I enjoyed my youth, and I enjoyed my twenties and thirties. But I think most women would agree that there is a unique pleasure in reaching one’s forties. I think we kind of catch up to ourselves as we shed the maiden self in need of approval, protection, acceptance. Women in their forties stop caring as much about what others think or want them to do or be, and they begin to inhabit themselves more fully. Women in their forties take their life’s experience and apply it to new endeavors, new careers, new companies, new directions. In my and many of my peers’ experience, the forties can be a lot of fun. We’ve taken enough turns around the sun to know what life’s about, and we start really enjoying and understanding this human female experience.

I don’t want to return to the naivety of my youth, when life was more overwhelming, and decisions more fraught with worry or anxiety. The future is now, and I embrace all that’s led me here. I regard my gray hair with reverence and respect. I consider it powerful. It represents my wisdom and experience. My smile lines and crow’s feet indicate a life fully experienced, felt and lived. My forehead lines indicate years of expression and contemplation. This is what I bring to the table. This is what demonstrates my authority. My age. My experience. My wisdom.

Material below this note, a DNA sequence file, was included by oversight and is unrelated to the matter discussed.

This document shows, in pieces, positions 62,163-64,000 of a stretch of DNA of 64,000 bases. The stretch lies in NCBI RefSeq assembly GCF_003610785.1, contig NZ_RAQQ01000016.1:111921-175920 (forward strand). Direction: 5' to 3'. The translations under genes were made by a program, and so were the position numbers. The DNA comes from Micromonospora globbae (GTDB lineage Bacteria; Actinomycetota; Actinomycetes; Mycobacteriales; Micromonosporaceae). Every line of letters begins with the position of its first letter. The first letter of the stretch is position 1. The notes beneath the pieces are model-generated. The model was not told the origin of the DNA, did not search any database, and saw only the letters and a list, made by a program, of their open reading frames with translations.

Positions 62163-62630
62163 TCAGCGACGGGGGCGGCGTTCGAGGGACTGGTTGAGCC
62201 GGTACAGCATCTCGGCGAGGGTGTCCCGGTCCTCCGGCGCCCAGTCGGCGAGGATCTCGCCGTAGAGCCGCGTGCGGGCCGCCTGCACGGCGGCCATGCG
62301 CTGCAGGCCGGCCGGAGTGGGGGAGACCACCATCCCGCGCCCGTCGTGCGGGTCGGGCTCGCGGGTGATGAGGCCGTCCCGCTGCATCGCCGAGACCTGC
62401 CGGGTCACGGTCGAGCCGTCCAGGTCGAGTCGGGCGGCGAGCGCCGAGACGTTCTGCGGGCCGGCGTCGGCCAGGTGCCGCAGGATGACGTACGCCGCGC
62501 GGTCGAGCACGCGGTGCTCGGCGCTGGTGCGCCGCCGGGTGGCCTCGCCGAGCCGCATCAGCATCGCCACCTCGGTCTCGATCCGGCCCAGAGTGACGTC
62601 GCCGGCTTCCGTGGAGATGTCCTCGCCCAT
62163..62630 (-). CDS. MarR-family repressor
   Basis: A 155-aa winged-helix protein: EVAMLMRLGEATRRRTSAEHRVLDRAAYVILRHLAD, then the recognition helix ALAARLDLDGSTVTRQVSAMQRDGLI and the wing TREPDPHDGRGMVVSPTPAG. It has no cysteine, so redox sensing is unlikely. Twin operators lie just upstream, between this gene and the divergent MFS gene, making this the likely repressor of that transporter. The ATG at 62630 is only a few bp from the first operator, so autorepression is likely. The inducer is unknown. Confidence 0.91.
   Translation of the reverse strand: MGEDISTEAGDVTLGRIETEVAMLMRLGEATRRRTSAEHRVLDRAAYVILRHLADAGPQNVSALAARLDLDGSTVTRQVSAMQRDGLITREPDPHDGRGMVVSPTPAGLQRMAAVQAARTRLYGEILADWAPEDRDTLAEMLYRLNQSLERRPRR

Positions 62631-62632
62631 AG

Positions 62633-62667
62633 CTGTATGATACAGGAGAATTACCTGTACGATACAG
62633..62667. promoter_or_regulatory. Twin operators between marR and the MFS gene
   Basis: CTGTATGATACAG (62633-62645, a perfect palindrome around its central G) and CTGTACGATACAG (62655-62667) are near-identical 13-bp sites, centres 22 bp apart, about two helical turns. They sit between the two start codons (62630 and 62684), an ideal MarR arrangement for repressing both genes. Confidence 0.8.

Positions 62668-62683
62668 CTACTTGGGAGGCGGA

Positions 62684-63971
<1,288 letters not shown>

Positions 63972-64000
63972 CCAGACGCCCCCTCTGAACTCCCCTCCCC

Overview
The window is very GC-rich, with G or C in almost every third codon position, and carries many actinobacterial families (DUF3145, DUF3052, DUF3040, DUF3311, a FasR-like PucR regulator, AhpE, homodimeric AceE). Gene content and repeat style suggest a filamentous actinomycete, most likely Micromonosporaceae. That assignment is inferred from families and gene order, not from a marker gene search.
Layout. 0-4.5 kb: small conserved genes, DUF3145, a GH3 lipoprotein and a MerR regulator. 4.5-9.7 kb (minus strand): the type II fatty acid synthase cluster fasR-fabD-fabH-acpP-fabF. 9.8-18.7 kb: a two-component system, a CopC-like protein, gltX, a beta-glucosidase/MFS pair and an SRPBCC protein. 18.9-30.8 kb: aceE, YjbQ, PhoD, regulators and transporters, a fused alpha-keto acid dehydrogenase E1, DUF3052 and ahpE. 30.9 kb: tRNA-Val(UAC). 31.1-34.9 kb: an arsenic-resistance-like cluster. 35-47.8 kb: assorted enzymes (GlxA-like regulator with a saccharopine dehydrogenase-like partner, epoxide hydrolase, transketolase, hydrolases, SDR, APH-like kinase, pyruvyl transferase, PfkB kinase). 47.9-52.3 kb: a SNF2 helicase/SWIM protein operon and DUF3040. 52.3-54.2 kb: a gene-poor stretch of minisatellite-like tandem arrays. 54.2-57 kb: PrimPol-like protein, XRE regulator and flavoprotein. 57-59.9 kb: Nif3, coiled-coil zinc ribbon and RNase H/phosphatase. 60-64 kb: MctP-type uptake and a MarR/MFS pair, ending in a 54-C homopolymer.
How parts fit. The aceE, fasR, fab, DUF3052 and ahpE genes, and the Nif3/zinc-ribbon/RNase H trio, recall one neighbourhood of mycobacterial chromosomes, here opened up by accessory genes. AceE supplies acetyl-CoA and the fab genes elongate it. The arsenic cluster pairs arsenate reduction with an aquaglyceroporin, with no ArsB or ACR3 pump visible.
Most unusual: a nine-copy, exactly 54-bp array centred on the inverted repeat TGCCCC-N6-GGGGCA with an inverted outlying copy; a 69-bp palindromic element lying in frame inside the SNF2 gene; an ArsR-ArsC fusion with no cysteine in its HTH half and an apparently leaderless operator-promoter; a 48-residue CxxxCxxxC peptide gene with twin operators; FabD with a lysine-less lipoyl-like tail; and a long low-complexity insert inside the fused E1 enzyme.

I am not the virgin maiden anymore. I am a mother and a wife, a homeowner and a business owner. I gave birth to two kids and breastfed them, and it shows. My tummy is not as taut or flat as it was before motherhood. My hips are wider. My breasts are saggier. My body has done the beautiful job it was blessed to do. Why would I want it to look as if it hadn’t been through that blessed experience and rite of womanhood passage?

This life is a process of growth and stages and development. I perceive the three distinct stages of a woman’s life––if she’s fortunate to live long enough––as the archetypal maiden, mother, crone. The fertile maiden brings a supple body and a fresh and hopeful naivety to the table. We need her. The mature mother brings a capable body of experience and honed purpose to the table. We need her. The crone brings the wisdom of the years of maidenhood, motherhood, grandparenthood and beyond to the table. We need her.

But if all we’ve got sitting around the table are maidens, mothers trying to be maidens, and crones trying to be maidens, how far can we go? How powerful can we be? How can we move forward into the future, when we’re desperately clinging to some illusion of the past? If we want to be treated with reverence and respect, we must behave like grown-ups. We should allow our physical selves to reflect the experience we bring to the world, and we should embrace the power in that. And stop injecting poison into our bodies in order to look like little girls.